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It’s just a boiling-hot crucible of comedy.” To celebrate its 10th anniversary, we tracked much of the cast and crew for an oral history of the landmark episode. Writing ‘The Dinner Party’ Gene Stupnitsky and Lee Eisenberg joined the “Office” writing staff in Season Two, penning memorable episodes such as “The Secret” and “Women’s Appreciation.” Gene Stupnitsky (co-writer): We kind of talked about “The Dinner Party” as Who’s Afraid of Jan Levinson-Gould? And just the world’s worst dinner party, the most awkward dinner party – with your boss.
We had set it up earlier, where Michael kept asking Jim and Pam for plans, and they kept having excuses.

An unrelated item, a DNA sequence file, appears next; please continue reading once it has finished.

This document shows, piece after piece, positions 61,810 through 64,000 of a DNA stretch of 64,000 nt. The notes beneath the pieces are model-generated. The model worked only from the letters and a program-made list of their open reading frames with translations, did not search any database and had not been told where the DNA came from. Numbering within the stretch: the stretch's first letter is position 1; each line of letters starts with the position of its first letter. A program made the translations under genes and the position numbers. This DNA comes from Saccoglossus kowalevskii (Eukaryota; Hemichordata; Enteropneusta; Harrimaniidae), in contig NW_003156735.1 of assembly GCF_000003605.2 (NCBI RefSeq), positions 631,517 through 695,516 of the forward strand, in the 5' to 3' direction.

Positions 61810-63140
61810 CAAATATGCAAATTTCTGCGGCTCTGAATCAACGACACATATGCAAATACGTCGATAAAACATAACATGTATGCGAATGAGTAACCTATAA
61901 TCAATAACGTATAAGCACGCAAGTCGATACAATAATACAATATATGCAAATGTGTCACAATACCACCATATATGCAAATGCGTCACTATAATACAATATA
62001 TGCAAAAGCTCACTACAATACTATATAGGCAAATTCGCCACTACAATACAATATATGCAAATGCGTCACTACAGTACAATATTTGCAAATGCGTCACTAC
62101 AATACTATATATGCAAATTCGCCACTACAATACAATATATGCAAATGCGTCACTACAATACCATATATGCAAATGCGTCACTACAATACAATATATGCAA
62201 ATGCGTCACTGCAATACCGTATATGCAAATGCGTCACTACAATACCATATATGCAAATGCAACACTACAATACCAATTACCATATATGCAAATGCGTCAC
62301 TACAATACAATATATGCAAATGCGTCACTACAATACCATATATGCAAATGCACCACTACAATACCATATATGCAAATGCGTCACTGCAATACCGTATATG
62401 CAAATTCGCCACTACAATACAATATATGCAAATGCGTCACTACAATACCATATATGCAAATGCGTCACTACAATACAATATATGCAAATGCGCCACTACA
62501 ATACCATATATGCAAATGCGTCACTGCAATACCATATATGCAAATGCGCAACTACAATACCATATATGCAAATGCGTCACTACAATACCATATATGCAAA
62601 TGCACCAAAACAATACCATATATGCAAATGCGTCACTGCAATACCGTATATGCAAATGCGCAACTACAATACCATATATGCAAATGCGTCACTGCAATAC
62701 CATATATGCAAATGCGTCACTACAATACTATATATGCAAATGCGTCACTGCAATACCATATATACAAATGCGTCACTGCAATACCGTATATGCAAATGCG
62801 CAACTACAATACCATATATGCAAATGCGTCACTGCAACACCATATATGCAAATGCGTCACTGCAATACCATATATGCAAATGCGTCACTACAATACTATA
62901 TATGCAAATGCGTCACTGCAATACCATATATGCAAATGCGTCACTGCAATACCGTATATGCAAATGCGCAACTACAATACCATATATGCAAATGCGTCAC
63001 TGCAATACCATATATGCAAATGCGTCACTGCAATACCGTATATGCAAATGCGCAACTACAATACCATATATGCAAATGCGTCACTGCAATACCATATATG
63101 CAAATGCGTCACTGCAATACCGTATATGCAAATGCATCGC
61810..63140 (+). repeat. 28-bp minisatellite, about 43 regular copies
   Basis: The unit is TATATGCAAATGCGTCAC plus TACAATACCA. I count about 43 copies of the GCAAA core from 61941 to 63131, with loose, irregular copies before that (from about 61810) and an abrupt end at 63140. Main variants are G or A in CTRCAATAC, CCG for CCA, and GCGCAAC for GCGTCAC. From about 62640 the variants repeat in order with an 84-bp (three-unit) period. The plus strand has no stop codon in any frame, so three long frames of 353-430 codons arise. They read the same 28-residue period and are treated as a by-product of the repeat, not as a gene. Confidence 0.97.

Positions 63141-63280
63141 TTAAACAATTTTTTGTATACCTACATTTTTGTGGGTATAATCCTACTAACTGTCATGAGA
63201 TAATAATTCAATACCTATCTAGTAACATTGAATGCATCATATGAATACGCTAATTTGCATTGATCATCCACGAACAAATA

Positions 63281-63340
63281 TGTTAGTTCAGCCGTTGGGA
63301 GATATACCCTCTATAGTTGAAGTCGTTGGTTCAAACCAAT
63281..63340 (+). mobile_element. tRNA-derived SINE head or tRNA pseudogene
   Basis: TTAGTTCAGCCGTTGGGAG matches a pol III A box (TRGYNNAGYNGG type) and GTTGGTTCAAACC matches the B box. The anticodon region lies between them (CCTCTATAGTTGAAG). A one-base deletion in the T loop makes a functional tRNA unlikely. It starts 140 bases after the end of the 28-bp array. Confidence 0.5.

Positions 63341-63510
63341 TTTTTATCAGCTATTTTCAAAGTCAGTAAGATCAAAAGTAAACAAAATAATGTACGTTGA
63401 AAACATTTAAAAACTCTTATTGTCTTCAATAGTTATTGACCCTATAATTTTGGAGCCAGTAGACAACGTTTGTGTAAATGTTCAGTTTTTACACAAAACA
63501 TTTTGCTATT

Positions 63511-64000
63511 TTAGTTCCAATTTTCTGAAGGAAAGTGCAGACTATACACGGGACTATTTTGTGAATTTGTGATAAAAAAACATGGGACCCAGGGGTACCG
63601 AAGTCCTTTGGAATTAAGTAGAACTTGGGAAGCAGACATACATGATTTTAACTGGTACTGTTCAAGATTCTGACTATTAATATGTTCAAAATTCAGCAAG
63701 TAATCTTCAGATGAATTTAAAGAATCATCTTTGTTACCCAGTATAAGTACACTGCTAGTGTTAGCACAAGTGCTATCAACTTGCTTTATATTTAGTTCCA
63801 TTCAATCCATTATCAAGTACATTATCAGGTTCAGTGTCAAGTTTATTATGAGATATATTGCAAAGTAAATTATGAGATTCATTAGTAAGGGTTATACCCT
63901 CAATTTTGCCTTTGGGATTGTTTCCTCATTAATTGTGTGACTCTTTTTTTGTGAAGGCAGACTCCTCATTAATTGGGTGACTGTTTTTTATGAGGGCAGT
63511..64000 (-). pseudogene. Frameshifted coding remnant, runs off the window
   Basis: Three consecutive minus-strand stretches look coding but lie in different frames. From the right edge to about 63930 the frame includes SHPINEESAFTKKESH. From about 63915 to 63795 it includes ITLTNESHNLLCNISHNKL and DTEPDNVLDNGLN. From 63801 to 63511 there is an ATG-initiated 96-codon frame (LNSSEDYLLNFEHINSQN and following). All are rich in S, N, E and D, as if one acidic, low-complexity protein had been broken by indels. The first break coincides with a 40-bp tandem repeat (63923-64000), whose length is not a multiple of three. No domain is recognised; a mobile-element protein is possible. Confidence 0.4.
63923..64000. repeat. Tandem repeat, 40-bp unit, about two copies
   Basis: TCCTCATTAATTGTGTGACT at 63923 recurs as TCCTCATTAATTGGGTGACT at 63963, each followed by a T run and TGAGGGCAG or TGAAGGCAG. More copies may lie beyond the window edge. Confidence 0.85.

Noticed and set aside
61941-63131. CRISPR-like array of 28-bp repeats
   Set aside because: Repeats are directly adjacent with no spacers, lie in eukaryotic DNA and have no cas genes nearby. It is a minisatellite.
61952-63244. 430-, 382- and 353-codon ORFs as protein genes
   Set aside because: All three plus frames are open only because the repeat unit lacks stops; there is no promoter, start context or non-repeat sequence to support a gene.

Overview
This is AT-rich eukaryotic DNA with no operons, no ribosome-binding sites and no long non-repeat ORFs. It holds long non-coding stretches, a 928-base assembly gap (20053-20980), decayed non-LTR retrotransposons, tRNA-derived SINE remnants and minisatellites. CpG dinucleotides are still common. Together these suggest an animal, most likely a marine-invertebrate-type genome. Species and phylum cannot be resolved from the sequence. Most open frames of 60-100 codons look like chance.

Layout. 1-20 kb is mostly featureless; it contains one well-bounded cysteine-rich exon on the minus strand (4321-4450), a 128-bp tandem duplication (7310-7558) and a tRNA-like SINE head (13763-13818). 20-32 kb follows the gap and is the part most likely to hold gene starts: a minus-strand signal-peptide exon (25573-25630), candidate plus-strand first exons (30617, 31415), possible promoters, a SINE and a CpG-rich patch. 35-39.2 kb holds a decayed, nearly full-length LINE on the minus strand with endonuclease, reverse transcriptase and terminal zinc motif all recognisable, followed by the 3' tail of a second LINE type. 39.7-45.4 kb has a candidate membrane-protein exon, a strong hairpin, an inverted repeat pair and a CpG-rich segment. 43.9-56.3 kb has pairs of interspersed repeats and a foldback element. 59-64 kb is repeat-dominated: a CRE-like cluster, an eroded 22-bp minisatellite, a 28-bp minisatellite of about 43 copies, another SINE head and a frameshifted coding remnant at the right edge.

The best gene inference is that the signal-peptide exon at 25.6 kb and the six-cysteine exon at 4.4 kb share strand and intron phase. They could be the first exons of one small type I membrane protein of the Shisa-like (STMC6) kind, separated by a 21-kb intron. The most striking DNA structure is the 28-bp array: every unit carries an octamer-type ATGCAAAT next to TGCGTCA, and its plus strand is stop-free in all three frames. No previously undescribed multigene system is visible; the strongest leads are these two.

Going into its fourth season, The Office had strong ratings and serious momentum, despite a looming writers’ strike that would eventually shut down most of Hollywood (including a good chunk of that season of The Office).Despite some huge differences with her new boyfriend – she was an accomplished, Type-A corporate executive, he an affable doofus – Jan moved from New York to Scranton and into Michael’s cheesy condo.The dinner party was Jan and Michael’s attempt to show off their happy home; instead, they showed off how utterly dysfunctional their relationship was.Greg Daniels (executive producer/co-creator): In the very beginning, the episode was called “Virginia Woolf” in my notes, and the idea was to have Jim and Pam have this super-uncomfortable night seeing all the awkwardness of Michael and Jan’s relationship and watching it melt down in front of them, in a comedy version of the Albee play.Lee Eisenberg (co-writer): We set it up so in the cold open Michael pretends there’s an emergency.